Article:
Vanguard Magazine

Oct/Nov 2013

Preserving capacity, General Tom Lawson, Chief of the Defence Staff, Keys to Canadian SAR

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Page 32 of 47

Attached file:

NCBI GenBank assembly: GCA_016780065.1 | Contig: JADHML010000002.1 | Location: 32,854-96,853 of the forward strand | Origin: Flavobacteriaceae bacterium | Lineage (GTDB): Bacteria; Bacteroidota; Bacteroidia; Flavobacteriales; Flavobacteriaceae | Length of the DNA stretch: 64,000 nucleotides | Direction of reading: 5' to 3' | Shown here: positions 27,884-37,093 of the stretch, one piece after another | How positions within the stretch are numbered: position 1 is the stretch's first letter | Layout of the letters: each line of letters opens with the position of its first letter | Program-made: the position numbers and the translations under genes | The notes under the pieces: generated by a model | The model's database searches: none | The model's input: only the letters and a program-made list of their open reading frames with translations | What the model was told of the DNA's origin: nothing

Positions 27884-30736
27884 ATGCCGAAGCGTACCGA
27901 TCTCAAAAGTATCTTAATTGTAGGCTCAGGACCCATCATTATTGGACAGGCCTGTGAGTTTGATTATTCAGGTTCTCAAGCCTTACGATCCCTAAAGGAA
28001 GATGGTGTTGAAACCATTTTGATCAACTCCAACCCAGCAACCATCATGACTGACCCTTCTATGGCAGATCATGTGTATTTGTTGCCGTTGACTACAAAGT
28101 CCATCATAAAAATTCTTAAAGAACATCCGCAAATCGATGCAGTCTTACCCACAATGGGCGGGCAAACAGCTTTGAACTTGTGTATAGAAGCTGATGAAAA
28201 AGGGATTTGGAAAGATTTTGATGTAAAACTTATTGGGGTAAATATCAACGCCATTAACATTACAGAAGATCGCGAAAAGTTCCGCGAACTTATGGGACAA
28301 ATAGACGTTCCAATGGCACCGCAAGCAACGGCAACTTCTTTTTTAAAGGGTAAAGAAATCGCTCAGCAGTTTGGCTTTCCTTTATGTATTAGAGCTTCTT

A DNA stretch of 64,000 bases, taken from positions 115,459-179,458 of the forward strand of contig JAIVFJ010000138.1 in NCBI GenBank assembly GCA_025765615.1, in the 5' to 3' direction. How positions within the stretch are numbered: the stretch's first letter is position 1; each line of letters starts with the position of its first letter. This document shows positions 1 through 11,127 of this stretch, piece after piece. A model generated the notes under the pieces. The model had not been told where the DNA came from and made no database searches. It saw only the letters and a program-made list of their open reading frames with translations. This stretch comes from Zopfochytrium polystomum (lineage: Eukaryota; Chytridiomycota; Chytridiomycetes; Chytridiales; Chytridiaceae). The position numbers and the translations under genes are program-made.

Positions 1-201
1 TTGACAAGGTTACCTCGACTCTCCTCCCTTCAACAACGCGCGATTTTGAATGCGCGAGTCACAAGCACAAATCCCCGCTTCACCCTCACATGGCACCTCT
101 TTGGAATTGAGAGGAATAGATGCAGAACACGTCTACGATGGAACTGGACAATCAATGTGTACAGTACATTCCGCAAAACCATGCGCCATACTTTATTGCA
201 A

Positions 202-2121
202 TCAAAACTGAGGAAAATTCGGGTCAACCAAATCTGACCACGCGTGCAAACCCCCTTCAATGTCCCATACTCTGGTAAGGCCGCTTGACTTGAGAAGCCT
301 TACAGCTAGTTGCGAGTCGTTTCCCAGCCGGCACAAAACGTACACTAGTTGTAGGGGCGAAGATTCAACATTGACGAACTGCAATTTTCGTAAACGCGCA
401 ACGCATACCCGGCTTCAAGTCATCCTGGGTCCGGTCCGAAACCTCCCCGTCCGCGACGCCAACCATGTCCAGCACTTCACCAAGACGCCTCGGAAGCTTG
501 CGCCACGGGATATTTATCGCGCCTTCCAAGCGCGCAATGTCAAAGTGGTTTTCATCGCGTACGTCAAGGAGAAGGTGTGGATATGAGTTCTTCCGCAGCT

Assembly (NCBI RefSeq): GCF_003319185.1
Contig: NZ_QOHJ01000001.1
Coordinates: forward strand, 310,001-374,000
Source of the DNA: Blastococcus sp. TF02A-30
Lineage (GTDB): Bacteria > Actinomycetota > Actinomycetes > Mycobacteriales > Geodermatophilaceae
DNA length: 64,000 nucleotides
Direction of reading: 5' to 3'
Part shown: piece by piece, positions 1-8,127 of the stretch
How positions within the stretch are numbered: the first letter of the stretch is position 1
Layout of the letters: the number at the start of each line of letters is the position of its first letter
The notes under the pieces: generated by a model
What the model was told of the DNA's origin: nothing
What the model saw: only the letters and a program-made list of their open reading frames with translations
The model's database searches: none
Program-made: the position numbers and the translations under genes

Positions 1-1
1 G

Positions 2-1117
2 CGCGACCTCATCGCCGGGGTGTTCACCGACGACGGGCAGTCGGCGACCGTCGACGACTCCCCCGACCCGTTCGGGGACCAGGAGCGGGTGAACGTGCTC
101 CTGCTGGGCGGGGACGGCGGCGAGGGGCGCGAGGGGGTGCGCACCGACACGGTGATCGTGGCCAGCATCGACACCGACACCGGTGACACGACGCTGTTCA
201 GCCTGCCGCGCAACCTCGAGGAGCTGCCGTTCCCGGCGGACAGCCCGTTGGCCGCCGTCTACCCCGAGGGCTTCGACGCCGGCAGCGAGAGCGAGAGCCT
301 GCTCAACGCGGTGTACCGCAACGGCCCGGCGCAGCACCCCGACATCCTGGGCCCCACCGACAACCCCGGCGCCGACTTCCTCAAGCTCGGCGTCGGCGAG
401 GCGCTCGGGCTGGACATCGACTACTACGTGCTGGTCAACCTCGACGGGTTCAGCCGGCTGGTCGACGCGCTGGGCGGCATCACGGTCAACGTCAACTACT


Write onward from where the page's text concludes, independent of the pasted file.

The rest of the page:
Next-Gen Fighter N In short, [the KPMG report] reflects a slew of questionable guesses about the future and, as a result, is yet another in a lengthy series of misinterpretations that have created a cross-purpose dialogue in Canada since 2010. price for 65 aircraft was $8.388 billion; the 2013 LRIP 7 fleet price would be $4.875 billion (a savings of $3.5 billion). Comparing the KPMG study's unit price of $129 million per aircraft with the latest LRIP 7 export price of $75 million per aircraft shows a savings of $54 million per aircraft, reflecting a 42 percent price reduction. Lockheed Martin has reported that the export prices for F-35A between LRIP 1 and LRIP 5 has decreased by 50 percent. In addition, the price between LRIP 5 and LRIP 7 has seen a further eight percent reduction, leaving the new 2013 LRIP 7 price only $5 million above Canada's 2002 ROM estimate. As production ramps up, the experience curve commonly produces substantial cost reductions. However, changes to the numbers of aircraft produced within each LRIP may cause fluctuation in prices; as well, later LRIPs could be affected by changes in the total quantities of the program, particularly if the overall U.S. government order decreases. Sustainment costs also vary significantly. In its report, KPMG showed an odd 42-year lifecycle sustainment cost of $13.29 billion. The JPO Program Executive Officer's (PEO) prepared sustainment cost forecast for 65 aircraft, however, works out to $7.48 billion, a 43.7 percent difference. The largest part of sustainment is the aircraft maintenance, repair and overhaul (MRO) and support, which should be less expensive for the F-35A due to the advanced reliability of the engine, electronics, avionics, and the use of electric sub systems and onboard diagnostics. In addition, Lockheed Martin's new aftermarket fleet management system, the Autonomic Logistics Information System, reflects fifth generation support improvements that are projected to generate substantial reductions in the overall support cost. It's not entirely clear what KPMG has included in their $45.8 billion total LCC. But even if they include all costs for procurement, development, test and evaluation, operational (pilot salaries, training and facilities), support, inventory personnel and logistics salaries, MRO infrastructure, supplier repair and overhaul (R&O), upgrades, obsolescence, military facilities, airfields and infrastructure cost, military support personnel, hangar facilities and utilities, as well as mission equipment, stores, fuel and even decommissioning cost, it is unlikely to add up to $45.8 billion. Without a realistic baseline with manageable variables one cannot determine what the KPMG analysis really means. The study's operator, sustainment, risk, attrition and disposal costs represent $23.6 billion of its findings, but these costs will exist for the military regardless of which fighter aircraft Canada finally decides to procure. Determining total program cost The findings in the table (p.34) are based on the F-35 JPO's data provided by the Program Executive Officer on the total LCC by flying hours (CPFH), using average annual flight hours, optional fleet sizes and a lifecycle for 50 and 42 years of ownership, which indicates the ratio between acquisition and total LCC of various national F-35 fleets. OCTOBER/NOVEMBER 2013 33

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